The NTSB has taken the rare step of subpoenaing the crew of an American Airlines Boeing 777 involved in a runway incursion at JFK Airport in mid-January. The crew provided written statements but has refused to be interviewed by investigators because their statements will be recorded for later transcription. Controllers agreed to the recorded interviews. The Allied Pilots Association, which represents the pilots, is backing the crew’s decision, saying the recording requirement is a relatively new wrinkle in the investigation process. The NTSB says the recording is necessary to ensure the complete accuracy of the crew statements. “As a result of the flight crew’s repeated unwillingness to proceed with a recorded interview, subpoenas for their testimony have been issued,” the NTSB said in its preliminary report on the incident.
The APA said in a statement that NTSB interviews have historically been done with a stenographer or with the investigators taking their own notes and it believes the recording requirement is counterproductive. “We firmly believe the introduction of electronic recording devices into witness interviews is more likely to hinder the investigation process than it is to improve it,” the union said in its statement. “Not only may the recording of interviews lead to less candid responses from those witnesses who may choose to proceed under such requirements, but the existence and potential availability of interview recordings upon conclusion of an investigation will tend to lead many otherwise willing crew members to elect not to participate in interviews at all. Either outcome would not serve to advance the goal of conducting effective investigations in order to promote aviation safety.”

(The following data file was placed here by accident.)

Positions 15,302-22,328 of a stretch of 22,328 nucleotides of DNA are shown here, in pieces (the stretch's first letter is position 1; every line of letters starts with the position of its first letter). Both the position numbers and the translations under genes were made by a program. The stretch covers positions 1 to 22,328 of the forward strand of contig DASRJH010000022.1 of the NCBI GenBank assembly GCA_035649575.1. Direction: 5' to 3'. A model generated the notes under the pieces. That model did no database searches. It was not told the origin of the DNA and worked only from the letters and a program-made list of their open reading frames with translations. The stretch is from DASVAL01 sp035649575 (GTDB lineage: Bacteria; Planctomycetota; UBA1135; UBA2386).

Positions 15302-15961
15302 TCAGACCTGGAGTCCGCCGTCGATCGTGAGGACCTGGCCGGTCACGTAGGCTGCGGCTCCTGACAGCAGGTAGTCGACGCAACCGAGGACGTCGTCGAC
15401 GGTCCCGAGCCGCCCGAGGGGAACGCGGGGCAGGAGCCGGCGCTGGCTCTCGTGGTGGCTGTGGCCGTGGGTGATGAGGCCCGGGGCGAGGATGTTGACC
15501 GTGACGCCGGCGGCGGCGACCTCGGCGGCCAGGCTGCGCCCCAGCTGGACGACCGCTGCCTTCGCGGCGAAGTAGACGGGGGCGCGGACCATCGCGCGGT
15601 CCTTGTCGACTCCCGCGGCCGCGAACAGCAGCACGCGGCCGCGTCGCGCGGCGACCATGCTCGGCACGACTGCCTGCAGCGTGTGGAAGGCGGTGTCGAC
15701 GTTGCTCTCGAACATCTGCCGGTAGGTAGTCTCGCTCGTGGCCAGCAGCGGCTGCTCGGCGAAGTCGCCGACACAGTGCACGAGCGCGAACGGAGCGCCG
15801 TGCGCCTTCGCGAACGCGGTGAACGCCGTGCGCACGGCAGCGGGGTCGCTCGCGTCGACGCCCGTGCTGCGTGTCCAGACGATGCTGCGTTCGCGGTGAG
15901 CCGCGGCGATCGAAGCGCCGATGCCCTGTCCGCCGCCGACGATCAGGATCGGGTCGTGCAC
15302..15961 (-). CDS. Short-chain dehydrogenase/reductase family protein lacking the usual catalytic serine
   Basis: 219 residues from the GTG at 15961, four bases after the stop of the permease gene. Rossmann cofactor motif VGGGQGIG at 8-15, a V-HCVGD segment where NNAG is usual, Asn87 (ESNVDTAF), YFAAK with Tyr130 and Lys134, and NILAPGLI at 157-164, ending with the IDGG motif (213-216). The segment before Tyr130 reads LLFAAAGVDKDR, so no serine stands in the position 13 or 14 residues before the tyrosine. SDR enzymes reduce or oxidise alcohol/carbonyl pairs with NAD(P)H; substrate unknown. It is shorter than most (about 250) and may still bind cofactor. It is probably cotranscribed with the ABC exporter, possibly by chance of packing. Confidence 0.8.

Meanwhile, the prelim confirms information previously gleaned from ATC tapes and ADS-B-based flight trackers. The 777 crew crossed Runway 4L without clearance as a Delta Air Lines 737 began its takeoff roll after receiving clearance. The potential conflict triggered the Airport Surface Detection Equipment, Model X (ASDE-X) and the controller canceled the Delta flight’s takeoff clearance. The Delta crew hit the brakes at 100 knots after the 777 had already cleared the runway and the closest the two aircraft came was about 1,400 feet.
If the NTSB has the authority to issue subpoenas to flight crews as part of their investigations, why would the pilot’s union formally support the American crew’s decision not to be recorded? Surely the union must be aware of the NTSB’s subpoena power, which essentially compels the witness to be interviewed and recorded. Either way, the NTSB is going to get it done. I can only think it was an effort to stall and, further, the American flight crew is looking like the guilty party. Guess we’ll see!